Liberty Bowl Score Board
Situation: FedEx CEO Fred Smith donated 2.5 million dollars to the University of Memphis to cover the cost of a new high-definition video board in the Liberty Bowl Memorial Stadium's south end zone. The new 100-by-50 ft. board will be the fifth-biggest in the country(1). Due to the new (sail) height, engineers on the project called for  four drilled shafts to 40 ft. filled with concrete to support steel I-beam columns. After the outer two piles were installed they realized that during the due diligence phase of the project, the engineers missed a field of utilities; gas, water and electricity directly beneath and smack dab in the way of the remaining two pile locations. Additionally space constraints demanded they look elsewhere for a solution.
Solution: Move the remaining two piles to a location between the structure and Stadium using helicals.
Conclusion: Patton Taylor Ent. (GC) called Michael Seebeck in to access the situation and design an alternate solution that would allow the project to continue on schedule and budget. With support from Darin Willis and Ram Jack Distribution, two  foundation support pads were designed to support a 200 kip vertical load (tension and compression). The 200k VL will be transferred from an existing steel scoreboard column support by a W 12 x 65 wide flange beam that will extend outward at a downward diagonal direction and be braced back into the existing steel scoreboard column support. The foundation support pads will consist of concrete caps that will be securely anchored to the ground with  seven 2 7/8 inch diameter Ram Jack helical piers. Loads will be transferred from the concrete caps to the helical piers by Ram Jack new construction brackets. The new concrete caps have a minimum thickness of 3 ft. 6 inches and will be reinforced with two mats of steel consisting of fourteen #6 rebar extending in both directions. These rebar mats will be located at the top and the bottom of the new concrete caps. The caps were designed by Joseph John Chappo (TN registration).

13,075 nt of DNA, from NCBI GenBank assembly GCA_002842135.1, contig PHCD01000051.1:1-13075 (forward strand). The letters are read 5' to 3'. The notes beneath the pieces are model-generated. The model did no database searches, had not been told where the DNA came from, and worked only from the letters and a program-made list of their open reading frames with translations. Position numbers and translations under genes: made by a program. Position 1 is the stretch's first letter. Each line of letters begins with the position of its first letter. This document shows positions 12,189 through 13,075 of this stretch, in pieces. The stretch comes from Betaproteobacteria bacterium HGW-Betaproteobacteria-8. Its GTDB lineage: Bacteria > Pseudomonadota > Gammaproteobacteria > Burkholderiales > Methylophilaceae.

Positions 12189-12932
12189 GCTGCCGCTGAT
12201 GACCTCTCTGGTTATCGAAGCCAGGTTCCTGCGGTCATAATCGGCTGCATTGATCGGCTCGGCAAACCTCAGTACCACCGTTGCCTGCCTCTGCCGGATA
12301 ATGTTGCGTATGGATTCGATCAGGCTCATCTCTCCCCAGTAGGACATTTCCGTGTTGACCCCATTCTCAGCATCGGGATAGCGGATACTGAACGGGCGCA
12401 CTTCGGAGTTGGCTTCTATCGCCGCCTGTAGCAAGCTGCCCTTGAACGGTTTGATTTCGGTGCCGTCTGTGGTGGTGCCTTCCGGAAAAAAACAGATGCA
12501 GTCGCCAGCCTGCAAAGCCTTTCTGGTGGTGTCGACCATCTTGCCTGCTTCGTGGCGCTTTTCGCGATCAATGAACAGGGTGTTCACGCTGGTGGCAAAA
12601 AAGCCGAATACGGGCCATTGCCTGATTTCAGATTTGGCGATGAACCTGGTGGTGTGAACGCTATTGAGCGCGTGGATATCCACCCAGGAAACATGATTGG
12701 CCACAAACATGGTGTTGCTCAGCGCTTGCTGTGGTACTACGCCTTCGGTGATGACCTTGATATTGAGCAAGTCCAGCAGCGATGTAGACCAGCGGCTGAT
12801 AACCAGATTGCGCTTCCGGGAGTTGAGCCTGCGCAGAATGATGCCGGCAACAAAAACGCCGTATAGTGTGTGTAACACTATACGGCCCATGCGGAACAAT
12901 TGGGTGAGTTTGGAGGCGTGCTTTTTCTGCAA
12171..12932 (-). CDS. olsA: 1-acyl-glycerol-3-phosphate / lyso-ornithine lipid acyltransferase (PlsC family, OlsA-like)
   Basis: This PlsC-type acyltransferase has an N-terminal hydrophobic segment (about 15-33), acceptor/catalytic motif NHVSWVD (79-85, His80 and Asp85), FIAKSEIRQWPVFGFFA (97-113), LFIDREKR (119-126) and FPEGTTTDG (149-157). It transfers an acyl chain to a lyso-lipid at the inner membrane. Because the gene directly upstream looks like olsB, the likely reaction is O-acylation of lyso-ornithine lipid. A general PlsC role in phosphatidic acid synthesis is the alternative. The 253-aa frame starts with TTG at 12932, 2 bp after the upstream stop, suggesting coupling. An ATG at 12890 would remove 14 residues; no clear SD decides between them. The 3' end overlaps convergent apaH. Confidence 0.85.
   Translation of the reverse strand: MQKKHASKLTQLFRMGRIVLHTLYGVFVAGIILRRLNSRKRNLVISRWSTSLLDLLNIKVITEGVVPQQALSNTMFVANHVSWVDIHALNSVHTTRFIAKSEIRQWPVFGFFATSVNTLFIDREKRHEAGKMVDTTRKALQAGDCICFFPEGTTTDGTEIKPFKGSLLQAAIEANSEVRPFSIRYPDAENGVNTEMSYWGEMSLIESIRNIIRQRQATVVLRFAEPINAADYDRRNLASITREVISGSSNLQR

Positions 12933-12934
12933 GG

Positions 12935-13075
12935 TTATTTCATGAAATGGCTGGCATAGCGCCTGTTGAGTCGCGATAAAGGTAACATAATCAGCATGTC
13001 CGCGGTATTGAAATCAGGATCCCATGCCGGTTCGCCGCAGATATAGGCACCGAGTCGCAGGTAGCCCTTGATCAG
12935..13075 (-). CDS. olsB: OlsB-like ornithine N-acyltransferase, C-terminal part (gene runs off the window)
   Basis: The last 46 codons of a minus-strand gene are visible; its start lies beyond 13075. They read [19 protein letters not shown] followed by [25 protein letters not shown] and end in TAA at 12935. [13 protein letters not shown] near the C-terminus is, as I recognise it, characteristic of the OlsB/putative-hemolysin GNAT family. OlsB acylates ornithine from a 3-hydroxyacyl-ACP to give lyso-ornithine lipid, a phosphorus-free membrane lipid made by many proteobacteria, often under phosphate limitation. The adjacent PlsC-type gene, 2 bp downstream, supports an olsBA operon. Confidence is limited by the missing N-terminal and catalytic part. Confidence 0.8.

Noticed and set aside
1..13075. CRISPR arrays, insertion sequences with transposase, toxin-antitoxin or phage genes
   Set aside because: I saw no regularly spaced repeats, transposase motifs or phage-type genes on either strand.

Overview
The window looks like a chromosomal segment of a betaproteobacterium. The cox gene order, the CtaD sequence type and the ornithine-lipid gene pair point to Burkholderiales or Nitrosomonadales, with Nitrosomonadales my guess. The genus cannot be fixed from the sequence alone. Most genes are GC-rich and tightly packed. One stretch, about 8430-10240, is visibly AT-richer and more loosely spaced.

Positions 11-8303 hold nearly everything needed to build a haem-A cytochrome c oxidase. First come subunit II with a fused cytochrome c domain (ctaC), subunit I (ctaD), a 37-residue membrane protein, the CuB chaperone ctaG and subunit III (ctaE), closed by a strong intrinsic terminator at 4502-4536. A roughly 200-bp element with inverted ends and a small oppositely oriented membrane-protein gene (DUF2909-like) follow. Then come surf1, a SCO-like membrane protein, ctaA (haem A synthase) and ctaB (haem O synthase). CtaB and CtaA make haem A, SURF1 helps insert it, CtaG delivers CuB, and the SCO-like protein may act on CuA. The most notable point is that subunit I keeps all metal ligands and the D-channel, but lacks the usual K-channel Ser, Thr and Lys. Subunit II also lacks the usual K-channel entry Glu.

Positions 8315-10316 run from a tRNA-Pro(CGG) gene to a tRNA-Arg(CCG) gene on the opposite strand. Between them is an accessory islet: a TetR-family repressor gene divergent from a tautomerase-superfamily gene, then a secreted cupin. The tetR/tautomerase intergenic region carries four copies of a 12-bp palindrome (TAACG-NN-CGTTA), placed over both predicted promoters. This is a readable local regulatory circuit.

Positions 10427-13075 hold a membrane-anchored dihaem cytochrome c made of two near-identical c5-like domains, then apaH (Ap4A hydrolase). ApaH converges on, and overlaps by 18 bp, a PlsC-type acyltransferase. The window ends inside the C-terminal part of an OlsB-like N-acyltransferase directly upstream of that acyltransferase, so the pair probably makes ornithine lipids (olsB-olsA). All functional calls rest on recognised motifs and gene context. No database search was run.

Helical piers were designed by Ram Jack engineers utilizing information from boring logs supplied by Geotechnical engineers. Ram Jacks’ Computer Aided pile design software recommend a double helical 8 – 10 configuration which also meets ICC-ES ESR 1854.
Seven helical piers were installed at each foundation support pad using a 7k torque motor fluid power provided by a yanmar backhoe. New construction brackets were attached to the helical piers by 7/8” diameter grade 8 bolts. These over-sized bolts were required due to tension requirements.
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